Lost amid the hoopla over the Citizens United news yesterday was a small item about the kind of fundraising that does, and should, matter: Steve Bullock is sitting on a nest egg of campaign cash that is almost seven times greater than that of his opponent. Bullock has $776,000 in the bank, while his feeble Republican challenger, Rick Hill, has only $118,000
It’s not surprising given that Hill has just emerged from a bruising primary, in which he was assailed by his opponents has having “too much baggage.” He was accused, specifically, of:
- having dodged the Vietnam draft
- having enriched himself with state contracts, from his stint as a congressman
- having cashed in on his wife’s influence when she worked in the Governor’s office
- having screwed up the state work comp system
- having been the victim of a ponzi scheme,
- having been an insurance executive, and
- having porked a cocktail waitress while he was married
That’s quite a resume. Hill had to spend down his war chest to combat these attacks, while Bullock had no meaningful primary challenge at all. This has left Hill at a massive disadvantage as we enter the upcoming general election season. Mind you, this is not corporate money; these are the hard-earned, smaller contributions that candidate’s raise by themselves, in increments from $5 to $600.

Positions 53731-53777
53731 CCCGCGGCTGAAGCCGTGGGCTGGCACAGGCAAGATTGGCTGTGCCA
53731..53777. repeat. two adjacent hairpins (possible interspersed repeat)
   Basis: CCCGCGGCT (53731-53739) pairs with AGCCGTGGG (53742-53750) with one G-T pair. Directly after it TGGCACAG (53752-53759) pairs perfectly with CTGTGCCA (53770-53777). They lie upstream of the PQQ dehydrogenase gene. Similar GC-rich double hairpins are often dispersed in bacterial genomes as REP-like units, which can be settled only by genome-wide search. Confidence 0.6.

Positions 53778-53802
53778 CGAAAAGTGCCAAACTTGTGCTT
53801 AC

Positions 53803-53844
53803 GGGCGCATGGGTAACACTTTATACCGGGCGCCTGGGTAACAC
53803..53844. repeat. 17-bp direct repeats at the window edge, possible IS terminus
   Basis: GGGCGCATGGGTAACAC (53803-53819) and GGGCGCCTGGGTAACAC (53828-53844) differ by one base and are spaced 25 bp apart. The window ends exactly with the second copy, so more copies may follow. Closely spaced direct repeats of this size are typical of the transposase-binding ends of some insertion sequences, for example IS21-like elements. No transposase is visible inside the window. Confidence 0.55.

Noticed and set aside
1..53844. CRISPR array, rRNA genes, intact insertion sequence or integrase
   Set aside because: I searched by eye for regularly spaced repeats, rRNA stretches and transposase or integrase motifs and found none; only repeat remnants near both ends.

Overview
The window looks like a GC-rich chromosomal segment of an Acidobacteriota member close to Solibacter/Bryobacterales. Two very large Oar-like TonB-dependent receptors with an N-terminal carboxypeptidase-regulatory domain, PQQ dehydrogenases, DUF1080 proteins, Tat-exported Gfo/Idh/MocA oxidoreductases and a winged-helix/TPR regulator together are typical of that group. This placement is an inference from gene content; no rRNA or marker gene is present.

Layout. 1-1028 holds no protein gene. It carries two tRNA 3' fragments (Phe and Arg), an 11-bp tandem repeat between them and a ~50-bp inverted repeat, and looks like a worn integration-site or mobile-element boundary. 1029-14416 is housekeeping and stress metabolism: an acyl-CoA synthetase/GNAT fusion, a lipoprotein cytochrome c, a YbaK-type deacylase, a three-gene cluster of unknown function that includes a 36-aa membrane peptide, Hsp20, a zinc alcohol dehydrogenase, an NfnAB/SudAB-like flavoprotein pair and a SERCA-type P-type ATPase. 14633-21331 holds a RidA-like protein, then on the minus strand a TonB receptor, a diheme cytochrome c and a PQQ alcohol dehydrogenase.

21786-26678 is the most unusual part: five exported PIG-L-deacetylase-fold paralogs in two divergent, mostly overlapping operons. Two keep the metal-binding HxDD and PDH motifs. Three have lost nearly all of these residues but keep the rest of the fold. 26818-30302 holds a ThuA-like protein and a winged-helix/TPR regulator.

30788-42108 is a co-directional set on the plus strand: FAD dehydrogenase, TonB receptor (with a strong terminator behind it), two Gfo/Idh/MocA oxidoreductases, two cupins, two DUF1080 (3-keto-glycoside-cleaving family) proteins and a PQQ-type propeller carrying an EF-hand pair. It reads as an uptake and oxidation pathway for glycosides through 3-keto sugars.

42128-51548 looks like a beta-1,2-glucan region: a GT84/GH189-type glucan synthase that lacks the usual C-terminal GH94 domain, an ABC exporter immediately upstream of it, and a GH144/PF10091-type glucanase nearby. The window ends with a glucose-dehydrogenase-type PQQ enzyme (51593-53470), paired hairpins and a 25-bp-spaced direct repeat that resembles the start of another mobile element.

Some big, unregulated, out-of-state money will no doubt make its way into this race, more easily now that our sacred campaign corruption laws have been struck down by the five ignoramuses who call themselves “conservative justices.”
But one wonders whether the national GOP, and other national groups with fat corporate wallets, might not simply walk away from the Montana governor’s race, viewing it as an impossible project to rehabilitate a weak and battered candidate who is nearly broke. Outside groups with large war chests have fifty states in which to spend money. They rarely waste their time on candidates who do not do a good job raising money of their own. It’s usually a bad bet.